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Identifying Main Ideas0001 - Identifying Main Ideas...

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Identifying Main Ideas Remember that the topic is the subject of a selection. Ask: "What is the paragraph about?" A topic is not a complete sentence, but merely the main idea that the paragraph is discussing. The main idea is the point that the writer wants to make about the topic. If the main idea is stated, it is also called the topic sentence: Ask: "What point does the writer make about the topic?" The main idea is always a complete sentence. The supporting details are the examples, facts, reasons, and other evidence that help to develop (or prove) the main idea. In other words, the supporting details help the reader to understand and believe the main idea. Part A: Distinguishing Topic, Main Idea, and Supporting Detail This exercise provides practice in distinguishing between a topic, a main idea, and the specific details that support and develop the main idea. Each of the following groups includes one topic, one main idea, and two supporting details. In the space provided, label each item within each group with one of the following: T - for the topic MI - for the main idea SD - for the supporting details Example: SD Instead of stepping into a snapping device, the mouse enters a plastic box with a small hole at each end. MI A new type of mousetrap provides greater safety for children and pets. SD The poison is in a block form that won't crumble or fall out of its tray. T A new type of mousetrap. Explanation: The last sentence identifies the general subject of the four items in this group. Hint: It is not a complete sentence. The second sentence states the main idea and answers the question "What is the point the writer is trying to make about the topic?" The first and third sentences explain why the mousetrap is an improvement over older traps and poisons. Therefore, those sentences are the supporting details. Now try your hand at similar groups:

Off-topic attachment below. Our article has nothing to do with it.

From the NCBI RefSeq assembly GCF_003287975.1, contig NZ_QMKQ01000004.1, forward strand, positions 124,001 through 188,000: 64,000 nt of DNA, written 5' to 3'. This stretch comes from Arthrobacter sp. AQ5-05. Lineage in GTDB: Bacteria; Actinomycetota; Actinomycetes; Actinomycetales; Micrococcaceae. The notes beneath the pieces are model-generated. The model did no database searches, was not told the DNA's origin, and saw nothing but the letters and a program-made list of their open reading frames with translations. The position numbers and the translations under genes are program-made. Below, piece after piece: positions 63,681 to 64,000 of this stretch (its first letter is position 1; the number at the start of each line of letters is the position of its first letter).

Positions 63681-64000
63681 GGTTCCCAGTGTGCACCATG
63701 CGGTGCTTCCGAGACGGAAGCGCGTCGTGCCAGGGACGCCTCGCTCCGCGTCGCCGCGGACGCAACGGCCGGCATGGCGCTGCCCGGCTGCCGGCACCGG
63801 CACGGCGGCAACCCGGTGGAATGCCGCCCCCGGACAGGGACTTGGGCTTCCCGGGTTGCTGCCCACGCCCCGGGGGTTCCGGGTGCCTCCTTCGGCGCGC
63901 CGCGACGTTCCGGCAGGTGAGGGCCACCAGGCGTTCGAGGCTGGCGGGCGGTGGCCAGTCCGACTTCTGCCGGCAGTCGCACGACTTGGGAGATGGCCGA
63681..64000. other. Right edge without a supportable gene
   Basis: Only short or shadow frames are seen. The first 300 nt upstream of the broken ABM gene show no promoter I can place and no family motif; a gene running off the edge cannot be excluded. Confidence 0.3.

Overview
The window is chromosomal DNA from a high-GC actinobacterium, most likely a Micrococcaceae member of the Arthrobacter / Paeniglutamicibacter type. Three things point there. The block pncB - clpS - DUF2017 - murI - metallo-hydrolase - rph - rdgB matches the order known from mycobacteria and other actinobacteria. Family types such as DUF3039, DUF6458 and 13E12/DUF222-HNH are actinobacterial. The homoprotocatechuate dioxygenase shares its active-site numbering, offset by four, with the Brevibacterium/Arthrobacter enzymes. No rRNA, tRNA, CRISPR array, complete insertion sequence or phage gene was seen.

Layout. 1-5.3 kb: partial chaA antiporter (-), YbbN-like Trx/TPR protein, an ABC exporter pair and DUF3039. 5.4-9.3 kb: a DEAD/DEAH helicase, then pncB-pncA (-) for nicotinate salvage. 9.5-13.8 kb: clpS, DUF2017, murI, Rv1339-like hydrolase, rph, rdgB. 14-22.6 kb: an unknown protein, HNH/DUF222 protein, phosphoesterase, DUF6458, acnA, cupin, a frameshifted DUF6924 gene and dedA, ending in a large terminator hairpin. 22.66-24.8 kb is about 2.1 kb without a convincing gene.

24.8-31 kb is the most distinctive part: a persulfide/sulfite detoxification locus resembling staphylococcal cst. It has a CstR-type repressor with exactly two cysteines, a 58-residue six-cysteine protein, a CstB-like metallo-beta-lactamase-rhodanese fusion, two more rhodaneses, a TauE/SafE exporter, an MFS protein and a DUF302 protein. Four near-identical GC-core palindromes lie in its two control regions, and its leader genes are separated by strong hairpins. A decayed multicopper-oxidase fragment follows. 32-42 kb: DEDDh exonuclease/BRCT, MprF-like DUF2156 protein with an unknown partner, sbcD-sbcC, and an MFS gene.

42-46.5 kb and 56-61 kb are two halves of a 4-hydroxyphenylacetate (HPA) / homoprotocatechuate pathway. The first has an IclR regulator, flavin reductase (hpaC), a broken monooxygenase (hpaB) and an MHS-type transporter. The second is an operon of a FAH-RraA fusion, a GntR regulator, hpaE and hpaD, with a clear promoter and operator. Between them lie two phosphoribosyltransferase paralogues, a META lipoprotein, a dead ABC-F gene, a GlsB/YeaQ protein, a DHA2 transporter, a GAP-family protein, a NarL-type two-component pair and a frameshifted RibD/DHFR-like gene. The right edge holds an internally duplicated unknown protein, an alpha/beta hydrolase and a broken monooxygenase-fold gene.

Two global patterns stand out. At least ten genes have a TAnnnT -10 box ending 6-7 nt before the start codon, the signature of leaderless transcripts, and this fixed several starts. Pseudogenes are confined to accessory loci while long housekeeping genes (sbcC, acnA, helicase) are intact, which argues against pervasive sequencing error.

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Group A: ___ 1. One bite from a piranha's triangular-sharp teeth can sever a person's finger or toe. ___ 2. The piranha. ___ 3. The piranha-only eight to twelve inches long-is an extremely dangerous fish. ___ 4. A school of piranha can strip a four-hundred-pound hog down to a skeleton in just a few minutes. Group B: ___ 5. Benjamin Franklin discovered that lightening is an electrical charge. ___ 6. In addition to being a statesman, Franklin was a scientist. ___ 7. Benjamin Franklin's work. ___ 8. Franklin invented bifocals, the Franklin stove, and an electric storage battery. Group c, ___ 9. Bureaucracies are divided into departments and subdivisions. 10. Bureaucracies. --- ___ 11. Through a division of labor, individuals specialize in performing one task. 12. Bureaucracies have certain characteristics in common. --- Group D: 13. Scientists used to think of the brain as the center of an electrical communication --- system. ___ 14. The way scientists view the brain's role has changed greatly.
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